How to Build a Live Contact Center in 60 Days

Service Cloud Call Center at DreamforceDuring Dreamforce the salesforce.com product teams get the incredible opportunity to showcase latest and best features of their products. So as our Service Cloud predecessors had done the previous two years, we decided to build a live contact center in order to demonstrate the power of our product.  Because of the Service Cloud’s rapid pace of innovation, in the single year since Dreamforce 2011, we had exciting new enhancements to show off.

The purpose of the live contact center was twofold: to provide live support to all 90,000 Dreamforce attendees all while demonstrating how the solution actually works. Since the call center was located in the heart of the Expo grounds - alongside Salesforce’s other product offerings - prospects and customers could walk through, interact with our agents, and watch as inquiries were responded to in real time.

Planning started just two months before Dreamforce when several members of the Service Cloud team met to discuss how to showcase the power of our solution to the 90,000 expected event attendees.  This was our chance to demonstrate why 17,000 customers have already chosen the Service Cloud and prove the product’s ability to enable companies to deliver superior service across both traditional channels like phone and email or on social media - all in a single agent console.

There were a few critical steps to consider:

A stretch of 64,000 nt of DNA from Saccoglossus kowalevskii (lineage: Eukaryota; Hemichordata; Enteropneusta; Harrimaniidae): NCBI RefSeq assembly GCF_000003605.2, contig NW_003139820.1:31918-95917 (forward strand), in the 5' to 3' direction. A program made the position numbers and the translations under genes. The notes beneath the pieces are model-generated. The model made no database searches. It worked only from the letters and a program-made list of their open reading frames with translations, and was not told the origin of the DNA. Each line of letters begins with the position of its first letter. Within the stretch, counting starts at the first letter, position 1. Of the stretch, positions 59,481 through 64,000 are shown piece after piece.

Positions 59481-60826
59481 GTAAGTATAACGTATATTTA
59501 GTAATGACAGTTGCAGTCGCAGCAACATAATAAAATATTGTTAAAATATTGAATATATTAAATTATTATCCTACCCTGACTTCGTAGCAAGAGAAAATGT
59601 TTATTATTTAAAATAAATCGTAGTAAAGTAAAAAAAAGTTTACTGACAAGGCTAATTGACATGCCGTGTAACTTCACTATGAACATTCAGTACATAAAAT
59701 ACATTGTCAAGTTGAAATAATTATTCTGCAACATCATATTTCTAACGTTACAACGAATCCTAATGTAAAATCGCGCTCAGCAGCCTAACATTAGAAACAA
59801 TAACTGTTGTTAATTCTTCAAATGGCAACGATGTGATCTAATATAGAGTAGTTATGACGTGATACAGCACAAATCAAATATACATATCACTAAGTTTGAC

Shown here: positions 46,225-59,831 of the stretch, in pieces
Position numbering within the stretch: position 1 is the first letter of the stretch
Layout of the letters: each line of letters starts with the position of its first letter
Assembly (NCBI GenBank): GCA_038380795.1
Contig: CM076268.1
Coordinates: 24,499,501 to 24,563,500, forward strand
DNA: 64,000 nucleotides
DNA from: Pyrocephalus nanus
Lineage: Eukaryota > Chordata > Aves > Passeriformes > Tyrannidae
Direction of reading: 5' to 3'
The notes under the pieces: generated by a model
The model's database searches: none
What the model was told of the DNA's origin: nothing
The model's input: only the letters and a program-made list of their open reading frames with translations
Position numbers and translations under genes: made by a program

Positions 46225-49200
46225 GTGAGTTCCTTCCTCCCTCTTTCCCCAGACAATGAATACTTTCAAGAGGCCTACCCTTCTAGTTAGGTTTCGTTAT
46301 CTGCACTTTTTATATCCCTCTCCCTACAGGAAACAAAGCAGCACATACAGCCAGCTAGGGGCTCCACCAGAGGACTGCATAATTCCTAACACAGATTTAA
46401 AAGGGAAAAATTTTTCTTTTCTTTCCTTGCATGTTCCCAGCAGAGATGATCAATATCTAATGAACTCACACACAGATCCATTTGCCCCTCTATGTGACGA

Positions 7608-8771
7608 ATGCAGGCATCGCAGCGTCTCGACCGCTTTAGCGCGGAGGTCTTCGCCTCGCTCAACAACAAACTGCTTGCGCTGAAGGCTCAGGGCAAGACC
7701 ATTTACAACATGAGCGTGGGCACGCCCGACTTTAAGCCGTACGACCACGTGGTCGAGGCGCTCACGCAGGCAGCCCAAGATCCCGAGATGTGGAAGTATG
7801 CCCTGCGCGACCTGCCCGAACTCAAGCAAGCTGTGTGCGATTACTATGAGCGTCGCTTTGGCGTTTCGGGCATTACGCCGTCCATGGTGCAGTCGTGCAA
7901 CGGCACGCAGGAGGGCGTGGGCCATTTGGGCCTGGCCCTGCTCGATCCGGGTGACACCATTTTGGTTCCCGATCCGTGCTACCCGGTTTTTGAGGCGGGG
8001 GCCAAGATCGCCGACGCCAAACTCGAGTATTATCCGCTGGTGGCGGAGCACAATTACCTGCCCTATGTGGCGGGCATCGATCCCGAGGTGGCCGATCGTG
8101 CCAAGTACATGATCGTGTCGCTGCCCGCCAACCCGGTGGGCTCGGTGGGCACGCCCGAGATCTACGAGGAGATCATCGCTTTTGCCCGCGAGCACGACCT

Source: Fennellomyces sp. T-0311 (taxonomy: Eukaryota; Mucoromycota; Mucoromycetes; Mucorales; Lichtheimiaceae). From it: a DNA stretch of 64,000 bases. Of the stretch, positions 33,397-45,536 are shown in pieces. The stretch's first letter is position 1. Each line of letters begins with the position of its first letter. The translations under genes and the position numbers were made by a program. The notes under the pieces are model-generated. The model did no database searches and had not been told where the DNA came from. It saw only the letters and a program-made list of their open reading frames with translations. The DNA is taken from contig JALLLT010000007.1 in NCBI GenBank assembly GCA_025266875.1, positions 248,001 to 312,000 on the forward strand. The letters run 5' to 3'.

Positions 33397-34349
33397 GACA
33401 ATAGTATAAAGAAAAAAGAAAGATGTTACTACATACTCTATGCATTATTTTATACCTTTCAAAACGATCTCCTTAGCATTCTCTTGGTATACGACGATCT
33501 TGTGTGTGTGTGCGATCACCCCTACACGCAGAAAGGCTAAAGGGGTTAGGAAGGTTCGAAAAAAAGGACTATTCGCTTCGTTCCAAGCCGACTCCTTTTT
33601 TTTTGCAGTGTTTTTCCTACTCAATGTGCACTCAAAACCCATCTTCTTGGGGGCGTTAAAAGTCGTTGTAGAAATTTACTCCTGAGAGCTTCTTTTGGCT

1. Designing the physical infrastructure of the contact center.
 This encompassed everything from monitor size to total square footage.

Service Cloud Call Center in action2. Determining which channels we would support - amazingly, two new channels had been integrated into the solution since Dreamforce 2011 (SMS and Chatter Answers). So this year, attendees had the ability to contact event support via email, phone, Twitter, Facebook, SMS, Chatter Answers, Web Chat, Chatter, or search the public Knowledge Base.  Each channel has its own Product Manager (whose job is to develop and innovate the feature), so we tapped each to implement his/her product channel into the Dreamforce attendee org.

3.  Migrating attendee information.  With the help of Service Cloud solution engineers, we were able to import all 90,000 attendee records into the org the evening before Dreamforce began (to ensure we had the freshest information possible).  The attendee profile provided a 360 degree view of the person: basic contact information, company information, their photo, and all their session registrations so our agents can easily guide them to their next commitment if needed.

4. Building a custom Knowledge Base. The agents relied on a Knowledge Base of 1000+ articles to find the right answer, which my teammate and I built based on last year’s FAQs.  As unique and unpredictable issues arose during the event (such as WiFi issues), I added articles to the Knowledge Base in real time so agents were armed with the latest help information.

5. Publicizing the support channels.  To ensure attendees actually leveraged our resource, we posted the nine channels on the Dreamforce website, the mobile app, and in the paper handbook distributed to every attendee.

6. Dry Runs. We performed several dry runs prior to the event to ensure everything was working smoothly.  Pizza, baked goods, and beer were key elements in making these practice runs happen!

As my team and I walked through the Contact Center last week, it was hard to imagine this was just a figment of our imagination two months earlier.  Like any project, there were moments where I would have happily accepted a time extension, but we focused, worked hard, and created a successful resource that hopefully helped thousands of people last week.  Support organizations can spend millions of dollars and many months to build what we built in just 60 days using our own technology - but this experience taught me it doesn’t have to be this way.